Filing for federal disability retirement benefits can be a daunting process, due in no small part to the copious amounts of paperwork an applicant faces.
If there is a theme I have noticed from applicants upon realizing how many steps are necessary to file an application, it is that their initial reactions ranges from frustration to bewilderment. When a Federal or Postal service employee opts to file for Federal Disability Retirement benefits, he or she is confronted with a wide array of “Standard Forms” – from SF 3107 (2801 for CSRS employees), to the 3112 series (which applies to CSRS & FERS employees).
Even worse, completing these standard forms is not the end of the story: Necessary documents include the provision of:
- Basic personal and professional information;
- The Applicant’s Statement of his or her disability in tandem with a description of how it impacted his or her ability to perform the essential elements of the position;
- Supervisor’s Statement – a supervisor’s assessment of the employee’s performance in the job, and any impact of the employee’s performance on the agency’s operation;
- Medical documentation as an attachment – the details on the medical condition should support the Applicant’s Statement and refute any contrary perspective put forward by the agency;
- The Agency’s Statement – this will touch on whether the agency made an attempt to make a reasonable accommodation of the employee’s condition and whether this was possible. It may also address the issue of whether a reassignment was attempted; and
- Addressing additional issues – including life insurance, health insurance and spousal survivor annuity.
These initial steps may seem onerous, but they are not the end of the story. Aside from filling in the basic forms and including the above provisions, the applicant must recognize that an effective disability retirement application often involves delving into many statutes and case decisions as well as other legal issues. There are specific presumptions that can assist them in having there application accepted by OPM that are case law specific, like the Bruner presumption available to those who are removed for Medical Inability to Perform.
You may encounter questions such as what to do if the agency is considering terminating you, or whether a supervisor’s statement should be challenged.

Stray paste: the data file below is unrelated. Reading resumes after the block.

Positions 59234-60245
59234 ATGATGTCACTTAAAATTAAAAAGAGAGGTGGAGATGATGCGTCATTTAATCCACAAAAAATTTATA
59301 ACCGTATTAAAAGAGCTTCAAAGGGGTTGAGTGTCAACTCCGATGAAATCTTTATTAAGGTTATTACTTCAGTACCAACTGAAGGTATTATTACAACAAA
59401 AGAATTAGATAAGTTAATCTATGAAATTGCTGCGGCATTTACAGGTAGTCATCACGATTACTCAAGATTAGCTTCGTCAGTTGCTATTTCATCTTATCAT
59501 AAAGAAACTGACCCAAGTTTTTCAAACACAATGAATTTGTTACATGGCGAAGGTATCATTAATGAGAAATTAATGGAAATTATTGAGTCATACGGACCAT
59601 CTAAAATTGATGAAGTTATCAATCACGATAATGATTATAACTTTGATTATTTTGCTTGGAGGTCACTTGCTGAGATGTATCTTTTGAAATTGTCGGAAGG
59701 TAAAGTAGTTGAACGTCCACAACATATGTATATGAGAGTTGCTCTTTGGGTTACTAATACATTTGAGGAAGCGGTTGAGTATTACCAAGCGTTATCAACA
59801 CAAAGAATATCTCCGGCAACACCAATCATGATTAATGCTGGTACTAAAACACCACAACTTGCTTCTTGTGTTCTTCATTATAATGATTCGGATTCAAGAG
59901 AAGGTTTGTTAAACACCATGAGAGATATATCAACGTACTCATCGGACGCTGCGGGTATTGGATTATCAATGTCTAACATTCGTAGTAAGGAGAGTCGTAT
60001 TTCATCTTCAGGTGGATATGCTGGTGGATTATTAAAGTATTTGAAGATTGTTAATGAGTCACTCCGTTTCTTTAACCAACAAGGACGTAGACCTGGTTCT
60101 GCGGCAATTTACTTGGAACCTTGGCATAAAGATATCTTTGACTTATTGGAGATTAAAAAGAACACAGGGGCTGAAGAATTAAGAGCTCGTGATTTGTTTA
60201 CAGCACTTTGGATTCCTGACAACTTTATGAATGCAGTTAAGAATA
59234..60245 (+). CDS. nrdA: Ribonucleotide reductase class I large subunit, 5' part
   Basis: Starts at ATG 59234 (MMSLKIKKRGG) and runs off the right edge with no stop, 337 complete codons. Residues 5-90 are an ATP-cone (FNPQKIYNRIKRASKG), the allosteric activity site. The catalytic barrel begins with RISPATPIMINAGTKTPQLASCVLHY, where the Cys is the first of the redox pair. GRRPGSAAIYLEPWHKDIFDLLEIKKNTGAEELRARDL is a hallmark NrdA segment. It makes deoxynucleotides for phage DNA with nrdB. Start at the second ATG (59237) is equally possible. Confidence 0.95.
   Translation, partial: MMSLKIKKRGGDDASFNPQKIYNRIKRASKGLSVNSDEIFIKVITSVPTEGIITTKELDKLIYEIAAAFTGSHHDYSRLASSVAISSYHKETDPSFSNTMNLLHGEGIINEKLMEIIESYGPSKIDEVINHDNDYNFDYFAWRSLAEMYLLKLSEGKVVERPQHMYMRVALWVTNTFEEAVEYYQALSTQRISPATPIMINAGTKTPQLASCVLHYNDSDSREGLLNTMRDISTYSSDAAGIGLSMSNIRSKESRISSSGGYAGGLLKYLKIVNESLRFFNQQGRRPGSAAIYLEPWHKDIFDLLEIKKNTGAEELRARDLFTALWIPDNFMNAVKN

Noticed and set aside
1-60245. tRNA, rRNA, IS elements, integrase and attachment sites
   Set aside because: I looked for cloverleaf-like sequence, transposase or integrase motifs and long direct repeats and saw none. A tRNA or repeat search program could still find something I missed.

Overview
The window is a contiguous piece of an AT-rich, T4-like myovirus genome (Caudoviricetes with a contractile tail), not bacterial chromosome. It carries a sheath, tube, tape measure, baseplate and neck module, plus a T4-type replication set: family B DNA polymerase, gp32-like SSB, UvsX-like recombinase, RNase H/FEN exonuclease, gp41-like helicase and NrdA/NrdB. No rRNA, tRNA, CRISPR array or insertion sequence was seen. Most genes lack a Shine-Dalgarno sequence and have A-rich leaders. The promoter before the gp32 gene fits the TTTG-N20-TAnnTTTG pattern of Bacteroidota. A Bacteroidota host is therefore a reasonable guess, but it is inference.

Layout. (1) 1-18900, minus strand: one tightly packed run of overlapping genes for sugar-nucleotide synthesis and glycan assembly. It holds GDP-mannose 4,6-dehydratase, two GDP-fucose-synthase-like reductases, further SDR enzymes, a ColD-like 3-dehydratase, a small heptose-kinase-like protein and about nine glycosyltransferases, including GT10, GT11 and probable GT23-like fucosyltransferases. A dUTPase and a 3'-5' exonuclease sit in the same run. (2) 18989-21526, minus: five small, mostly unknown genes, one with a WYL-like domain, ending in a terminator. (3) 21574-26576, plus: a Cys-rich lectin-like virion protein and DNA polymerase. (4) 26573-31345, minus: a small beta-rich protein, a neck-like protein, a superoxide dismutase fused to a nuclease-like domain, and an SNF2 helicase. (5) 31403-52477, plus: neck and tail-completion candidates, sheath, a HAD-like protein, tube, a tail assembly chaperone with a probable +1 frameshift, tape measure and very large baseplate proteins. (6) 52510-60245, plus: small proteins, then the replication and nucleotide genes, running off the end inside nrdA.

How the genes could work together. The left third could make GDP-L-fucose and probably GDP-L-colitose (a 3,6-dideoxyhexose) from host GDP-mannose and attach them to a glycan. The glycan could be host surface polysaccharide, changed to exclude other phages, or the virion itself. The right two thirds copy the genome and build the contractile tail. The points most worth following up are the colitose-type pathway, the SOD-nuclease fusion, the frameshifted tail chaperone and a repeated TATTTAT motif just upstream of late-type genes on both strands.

When these kinds of issues arise in a disability retirement claim it makes sense to contact an experienced federal employee attorney.
The Law Offices of Eric L. Pines represents US Federal Employees before the EEOC, MSPB, FLRA, OSC and Union Grievances as well as assisting them with obtaining their disability benefits claims from OPM and the MSPB. The Law Offices of Eric L. Pines, Esq. represents federal employees nationwide and wherever else they may be stationed.
Mr. Pines has a unique and special interest in assisting disabled federal employees in obtaining reasonable accommodations, freedom from discriminatory treatment and OPM Disability Benefits if necessary. Mr. Pines and his firm have experience drafting over 70 EEO Final Agency Decisions as well as representing 100’s of employees in navigating the EEO Reasonable Accommodation and OPM Disability landscape.
If you are a Federal Employee or former Federal Employee we believe it is very important that you consider hiring an attorney with specific experience handling such claims in the federal employee landscape. The federal legal system is unique and unlike any other legal system as it has many procedural and legal differences from non-federal employment law. The time and money it takes to hire an attorney who does not have federal sector experience and have them get up to speed in the federal sector legal environment can often waste valuable time and financial resources for the unknowing federal employee. It is often a much better value and much less frustrating to hire someone who solely practices in the federal employee labor and employment field. Attorney Eric L. Pines has practiced solely in the federal employee field for over 17 years. For a review of recent successful case decisions please see the following link.
No post on this website is meant to be legal advice and the posts on this website do not serve as a substitute for legal advice.
The information presented on this website is a general description of law and processes; each case is different, and there may be approaches listed here that are not accurate or applicable to your case.
It is very important that the Law Offices of Eric L. Pines, PLLC notes that each and every Federal Employee’s claim is different. Just because the Law Offices of Eric L. Pines, PLLC was able to secure substantial past-due benefits for one Federal Employee does not mean or imply that we will be able to do so for you. In some cases, the Law Offices of Eric L. Pines, PLLC may not be able to secure any financial compensation or past-due benefits due to the facts or law of your particular case.
It is best to consult with the Federal Employee EEO, MSPB and EEO Disability process to examine your particular case. If you would like to discuss your claim with a federal employee law, contact the Law Offices of Eric L. Pines, PLLC, for a free consultation with a Federal Employee attorney at 832-533-3242 or email@example.com.